Aircraft today have become so sophisticated that landing planes has become routine. So routine pilots can do it with their eyes shut? No, thanks.
British aviation authorities recently admitted that a 300-passenger airliner en route to London operated on autopilot in August as both of its pilots slept at the controls. No other details have been released, but the revelation led to a survey of 500 British airline pilots in which nearly 60 percent said they’ve fallen asleep while flying, and almost one in three said when they woke up, they realized that the other pilot had nodded off. This raises serious safety questions about whether pilots are getting enough sleep.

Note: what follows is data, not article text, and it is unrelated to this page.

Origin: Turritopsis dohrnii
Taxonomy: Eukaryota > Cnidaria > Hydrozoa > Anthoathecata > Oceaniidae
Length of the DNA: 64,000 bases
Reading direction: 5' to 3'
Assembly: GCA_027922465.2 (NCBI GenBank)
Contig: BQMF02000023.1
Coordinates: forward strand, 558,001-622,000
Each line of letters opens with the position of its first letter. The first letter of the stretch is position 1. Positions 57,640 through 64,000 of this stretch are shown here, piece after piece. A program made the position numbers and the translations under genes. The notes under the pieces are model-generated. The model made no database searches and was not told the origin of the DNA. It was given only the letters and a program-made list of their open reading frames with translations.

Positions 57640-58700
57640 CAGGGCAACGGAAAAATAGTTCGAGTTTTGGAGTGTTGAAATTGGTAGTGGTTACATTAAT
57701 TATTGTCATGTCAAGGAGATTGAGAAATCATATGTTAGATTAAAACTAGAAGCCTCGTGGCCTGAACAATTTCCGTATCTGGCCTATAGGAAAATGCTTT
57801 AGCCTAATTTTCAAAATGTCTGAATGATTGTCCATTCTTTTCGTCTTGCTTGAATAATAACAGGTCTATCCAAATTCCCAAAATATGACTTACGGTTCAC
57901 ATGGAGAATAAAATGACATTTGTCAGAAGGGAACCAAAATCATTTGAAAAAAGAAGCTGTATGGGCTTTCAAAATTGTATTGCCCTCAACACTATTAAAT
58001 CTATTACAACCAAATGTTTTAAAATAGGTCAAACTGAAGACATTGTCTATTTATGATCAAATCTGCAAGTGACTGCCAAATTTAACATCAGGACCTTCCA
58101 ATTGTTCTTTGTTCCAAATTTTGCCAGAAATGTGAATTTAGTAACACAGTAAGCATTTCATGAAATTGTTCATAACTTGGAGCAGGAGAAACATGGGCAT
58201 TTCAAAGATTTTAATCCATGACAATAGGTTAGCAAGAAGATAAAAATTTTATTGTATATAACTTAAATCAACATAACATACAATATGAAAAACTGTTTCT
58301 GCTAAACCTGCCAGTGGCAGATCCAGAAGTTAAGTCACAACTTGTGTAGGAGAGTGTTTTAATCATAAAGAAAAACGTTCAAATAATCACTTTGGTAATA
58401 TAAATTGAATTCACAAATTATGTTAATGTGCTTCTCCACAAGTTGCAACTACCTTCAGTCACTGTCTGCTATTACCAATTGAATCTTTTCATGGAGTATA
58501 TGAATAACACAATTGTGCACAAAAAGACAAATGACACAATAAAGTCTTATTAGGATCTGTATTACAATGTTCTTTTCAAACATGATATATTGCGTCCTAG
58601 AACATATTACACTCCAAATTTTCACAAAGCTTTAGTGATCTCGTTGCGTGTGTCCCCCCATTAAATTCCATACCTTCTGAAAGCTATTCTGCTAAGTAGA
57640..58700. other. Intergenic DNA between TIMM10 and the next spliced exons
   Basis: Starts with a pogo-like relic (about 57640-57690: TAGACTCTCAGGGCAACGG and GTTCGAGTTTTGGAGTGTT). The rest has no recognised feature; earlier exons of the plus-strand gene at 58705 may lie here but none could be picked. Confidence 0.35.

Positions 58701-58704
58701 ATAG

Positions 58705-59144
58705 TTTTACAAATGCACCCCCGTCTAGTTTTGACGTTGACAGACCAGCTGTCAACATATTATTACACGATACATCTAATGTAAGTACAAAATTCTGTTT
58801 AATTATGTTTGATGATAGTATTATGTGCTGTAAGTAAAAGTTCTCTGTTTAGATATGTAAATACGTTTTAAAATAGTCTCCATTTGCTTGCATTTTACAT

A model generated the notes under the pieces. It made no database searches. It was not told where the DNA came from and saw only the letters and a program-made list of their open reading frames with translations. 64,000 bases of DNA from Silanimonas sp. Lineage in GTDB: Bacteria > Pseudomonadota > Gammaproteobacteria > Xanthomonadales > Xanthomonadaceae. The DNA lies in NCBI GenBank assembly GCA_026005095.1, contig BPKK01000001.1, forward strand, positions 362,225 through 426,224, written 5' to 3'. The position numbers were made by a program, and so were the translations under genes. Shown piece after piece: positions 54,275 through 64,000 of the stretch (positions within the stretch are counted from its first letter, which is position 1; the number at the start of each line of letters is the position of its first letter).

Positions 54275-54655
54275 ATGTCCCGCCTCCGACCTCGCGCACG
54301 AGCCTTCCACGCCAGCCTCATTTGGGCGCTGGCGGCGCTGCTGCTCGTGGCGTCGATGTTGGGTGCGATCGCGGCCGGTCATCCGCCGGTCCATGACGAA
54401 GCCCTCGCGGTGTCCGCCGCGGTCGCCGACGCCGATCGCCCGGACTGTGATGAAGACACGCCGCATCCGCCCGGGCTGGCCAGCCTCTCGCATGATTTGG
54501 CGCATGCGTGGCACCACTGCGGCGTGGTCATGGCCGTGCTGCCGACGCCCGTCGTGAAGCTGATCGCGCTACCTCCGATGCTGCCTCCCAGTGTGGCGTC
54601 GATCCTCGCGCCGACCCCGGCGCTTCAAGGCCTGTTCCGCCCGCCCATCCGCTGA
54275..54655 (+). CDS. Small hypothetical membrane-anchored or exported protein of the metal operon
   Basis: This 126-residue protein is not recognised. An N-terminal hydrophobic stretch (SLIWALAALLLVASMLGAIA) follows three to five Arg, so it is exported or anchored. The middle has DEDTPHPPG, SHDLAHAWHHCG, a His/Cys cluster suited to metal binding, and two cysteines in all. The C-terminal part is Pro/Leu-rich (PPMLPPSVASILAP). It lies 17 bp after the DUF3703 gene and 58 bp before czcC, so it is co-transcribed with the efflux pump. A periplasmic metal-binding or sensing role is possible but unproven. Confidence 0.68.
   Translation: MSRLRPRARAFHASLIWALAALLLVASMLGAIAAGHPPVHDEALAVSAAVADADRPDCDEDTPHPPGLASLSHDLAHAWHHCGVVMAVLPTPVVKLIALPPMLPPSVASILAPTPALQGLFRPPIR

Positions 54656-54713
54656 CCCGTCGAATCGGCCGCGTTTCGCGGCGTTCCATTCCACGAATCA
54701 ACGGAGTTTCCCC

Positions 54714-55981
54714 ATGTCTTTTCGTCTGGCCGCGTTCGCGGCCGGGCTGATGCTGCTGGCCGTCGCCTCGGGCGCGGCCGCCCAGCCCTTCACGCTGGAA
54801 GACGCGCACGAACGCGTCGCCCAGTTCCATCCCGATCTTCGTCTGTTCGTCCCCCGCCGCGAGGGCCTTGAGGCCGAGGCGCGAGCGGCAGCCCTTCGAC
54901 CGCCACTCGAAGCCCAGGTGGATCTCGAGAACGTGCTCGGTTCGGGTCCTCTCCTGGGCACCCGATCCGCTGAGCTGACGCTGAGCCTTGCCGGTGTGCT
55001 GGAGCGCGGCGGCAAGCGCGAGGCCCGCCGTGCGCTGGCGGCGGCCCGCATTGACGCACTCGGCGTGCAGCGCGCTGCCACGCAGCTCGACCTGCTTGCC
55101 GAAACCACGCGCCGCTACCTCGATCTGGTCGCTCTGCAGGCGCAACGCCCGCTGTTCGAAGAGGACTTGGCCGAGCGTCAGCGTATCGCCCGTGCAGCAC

Having pilots nap in shifts may actually improve safety, particularly on long-haul flights. While a plane is at cruising altitude, pilots don’t so much fly it as monitor systems and troubleshoot. But in some ways, that makes it more imperative that they come aboard well-rested. In 2009, the crash of Continental flight 3047 outside Buffalo was ultimately blamed on significant ice build-up, but pilot fatigue and inattention contributed to the accident, which killed 50 people. Starting in January, the Federal Aviation Administration will require pilots to have a minimum 10-hour rest period and eight hours of uninterrupted sleep before working up to 14 hours.
The European Parliament, on the other hand, recently rejected rules that would give leeway for pilots to land planes after up to 22 hours without sleep, a level of tiredness that pilot union officials equate to being four times over the legal alcohol limit for flying. British and European flights come and go from Logan Airport every day. Travelers deserve further reassurance that EU carriers will abide by strong safety standards.